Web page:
How long should your CV be?
For a long time, two pages has been the ideal length for a CV in the UK. But one size does not fit all!
Your CV could be longer or shorter, depending what stage you’re at in your career.
A one-page CV is ideal for school or university leavers just embarking on their working life. With little, if any, career history to document, you’ll mainly need to focus on your education, voluntary experience and extra-curricular interests. If this takes you more than one page, it’s likely that you’re either duplicating information or using an excessively large font!
The one-pager is also ideal if you’ve only had one role, or many very similar roles, in your career. The education section can be condensed when you have some experience behind you and extra-curricular interests become less important, so you should still find you have plenty of room to say everything that needs saying.
If you’ve had multiple roles, but the responsibilities were all pretty much the same, consider condensing these roles under one heading to avoid duplicating information over several pages. A recruiter doesn’t want to read the same information repeated under different employer names – this wastes their time and adds nothing.
Often hailed as the perfect length for a CV, the two-pager is the recommended length for someone who has established themselves in their career. Most people will fall into this category. As it gives you enough space to show off your achievements, strengths and skills without boring the reader with waffle.
Make sure that for every job you include a summary of your main responsibilities, an idea of the scope of your role and details of what you achieved.
Don’t feel like you need to pad out your CV to drag it out to two pages, though. If you can concisely summarise your career on a strong one page CV, by all means, do. A short, strong CV is better than a long, wishy-washy one.
Not used as often, the three-pager is only for those with a very good reason. In this category are board-level executives who would be selling their achievements short with a two-page CV, or a contractor who has worked in many different short-term roles over the last 5-10 years.
No. Despite ATS systems not being as fussy as human recruiters about the length of your CV, your CV will at some point be in the grubby paws of an employer. Don’t put them off reading it before they’ve even picked it up.
If you’re having trouble sticking to the recommended length, try these tips:
Edit it down
If your CV is too long, be ruthless with what you cut out. The point of a CV is to make a recruiter want to meet you to find out more about you. Not to present them with your entire life story. There will be nothing to talk about at the interview!
If it doesn’t sell you, delete it. Over 10 years ago? Summarize it. If it’s not relevant to your target job, remove it. And, if you’ve already said it, don’t duplicate it. This is one document where concise wording is critical.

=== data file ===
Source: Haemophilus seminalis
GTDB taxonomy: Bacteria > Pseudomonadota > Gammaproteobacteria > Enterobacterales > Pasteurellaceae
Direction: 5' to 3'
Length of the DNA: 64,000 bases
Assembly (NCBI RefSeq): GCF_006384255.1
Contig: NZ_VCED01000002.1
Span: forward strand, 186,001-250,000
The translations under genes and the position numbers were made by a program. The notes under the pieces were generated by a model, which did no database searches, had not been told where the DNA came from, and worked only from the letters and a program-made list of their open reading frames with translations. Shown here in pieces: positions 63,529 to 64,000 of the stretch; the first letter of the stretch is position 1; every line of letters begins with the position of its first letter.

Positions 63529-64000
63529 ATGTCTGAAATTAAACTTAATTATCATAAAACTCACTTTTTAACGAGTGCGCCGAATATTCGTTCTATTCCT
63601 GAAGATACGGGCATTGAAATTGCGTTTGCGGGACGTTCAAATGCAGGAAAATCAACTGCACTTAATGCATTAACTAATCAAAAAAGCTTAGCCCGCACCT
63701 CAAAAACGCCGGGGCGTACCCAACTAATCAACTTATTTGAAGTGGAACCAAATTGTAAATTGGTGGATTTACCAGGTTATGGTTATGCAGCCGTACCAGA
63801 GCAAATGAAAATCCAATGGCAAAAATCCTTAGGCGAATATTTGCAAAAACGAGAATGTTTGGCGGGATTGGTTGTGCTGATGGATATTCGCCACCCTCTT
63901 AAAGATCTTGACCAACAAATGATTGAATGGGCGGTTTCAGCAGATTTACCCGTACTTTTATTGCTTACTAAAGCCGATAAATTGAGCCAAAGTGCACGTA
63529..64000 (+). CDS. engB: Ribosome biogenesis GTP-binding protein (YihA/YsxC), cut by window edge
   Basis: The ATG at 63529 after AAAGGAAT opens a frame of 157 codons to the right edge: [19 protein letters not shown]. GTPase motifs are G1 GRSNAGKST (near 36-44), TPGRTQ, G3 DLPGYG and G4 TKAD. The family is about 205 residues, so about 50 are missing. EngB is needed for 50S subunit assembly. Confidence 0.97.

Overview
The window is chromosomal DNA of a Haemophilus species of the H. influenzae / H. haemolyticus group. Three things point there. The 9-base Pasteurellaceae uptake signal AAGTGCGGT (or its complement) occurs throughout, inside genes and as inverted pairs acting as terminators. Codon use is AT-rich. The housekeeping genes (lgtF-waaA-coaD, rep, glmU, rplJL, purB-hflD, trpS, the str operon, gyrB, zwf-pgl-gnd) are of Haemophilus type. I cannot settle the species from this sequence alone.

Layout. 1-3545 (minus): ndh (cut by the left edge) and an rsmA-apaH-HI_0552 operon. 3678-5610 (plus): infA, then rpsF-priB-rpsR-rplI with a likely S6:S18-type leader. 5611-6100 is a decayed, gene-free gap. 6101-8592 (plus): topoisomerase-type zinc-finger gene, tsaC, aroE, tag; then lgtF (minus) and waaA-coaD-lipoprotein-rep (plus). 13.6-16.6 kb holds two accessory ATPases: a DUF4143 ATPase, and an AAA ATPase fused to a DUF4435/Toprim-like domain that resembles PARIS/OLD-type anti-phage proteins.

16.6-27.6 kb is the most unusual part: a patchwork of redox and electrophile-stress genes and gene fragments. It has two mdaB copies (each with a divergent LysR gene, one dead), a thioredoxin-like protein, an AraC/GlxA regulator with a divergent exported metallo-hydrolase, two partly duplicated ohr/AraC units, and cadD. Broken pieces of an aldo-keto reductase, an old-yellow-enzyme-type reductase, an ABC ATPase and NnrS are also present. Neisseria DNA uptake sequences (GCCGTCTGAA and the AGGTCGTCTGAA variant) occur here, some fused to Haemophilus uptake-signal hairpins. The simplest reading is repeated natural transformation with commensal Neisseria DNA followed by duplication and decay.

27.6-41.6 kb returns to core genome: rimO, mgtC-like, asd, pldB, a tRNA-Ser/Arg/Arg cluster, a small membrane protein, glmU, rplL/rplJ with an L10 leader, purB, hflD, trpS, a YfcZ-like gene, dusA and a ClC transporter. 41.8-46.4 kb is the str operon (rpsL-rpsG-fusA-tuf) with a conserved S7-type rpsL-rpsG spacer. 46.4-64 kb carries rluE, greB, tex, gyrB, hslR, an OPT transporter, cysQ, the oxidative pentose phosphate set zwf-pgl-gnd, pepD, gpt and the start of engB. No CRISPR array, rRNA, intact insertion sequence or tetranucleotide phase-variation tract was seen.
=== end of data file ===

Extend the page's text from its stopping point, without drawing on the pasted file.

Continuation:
There is no need to include certificates or references with your CV – if a recruiter wants these, they will ask.
Build it up
If your CV is too short, consider adding some additional sections to give the recruiter a more rounded view of what you can offer. Make sure you’ve covered your main responsibilities in your most recent roles, rather than just giving a headline view. Aim for five to six bullets per role, plus achievements – and think about anything you do outside of work which has developed your skills.
Think about the proportions
As a general rule, the most important information should be at the top of the first page. Remember that a recruiter spends a very short amount of time scanning your CV. That means that on the first half of page you need a high-impact profile, containing the relevant key words for your industry and sector. Plus some information about your current (or most relevant) job or qualification.
If you can’t fit the details into the space, you need to look again at how you’re spacing the document.
Make sure it looks polished
Just because you’re aiming for a CV of a certain length, doesn’t mean you can stop as soon as you have some text on the next page. By pages, we mean full pages – or at least almost full.
If you find you’ve said everything you want to say but you’re left with a few lines, or even half a page on the last sheet, it’s time to work on the layout.
Sometimes just tweaking the margins slightly or altering the font can make the spacing neater. Other times you might need to get a bit more creative. Word has all sorts of functionality that allows you to change the white space on a document. Or you might find it more constructive to play with the wording.
Either way, don’t leave your CV looking half-finished. Just remember to stop before your CV looks over-formatted – you’re aiming for a professional look, not kid-in-a-craft-box style.
So, how long should your CV be?
So, in summary, you probably want a two-page CV but use the rule flexibly to present the recruiter with the best possible first impression.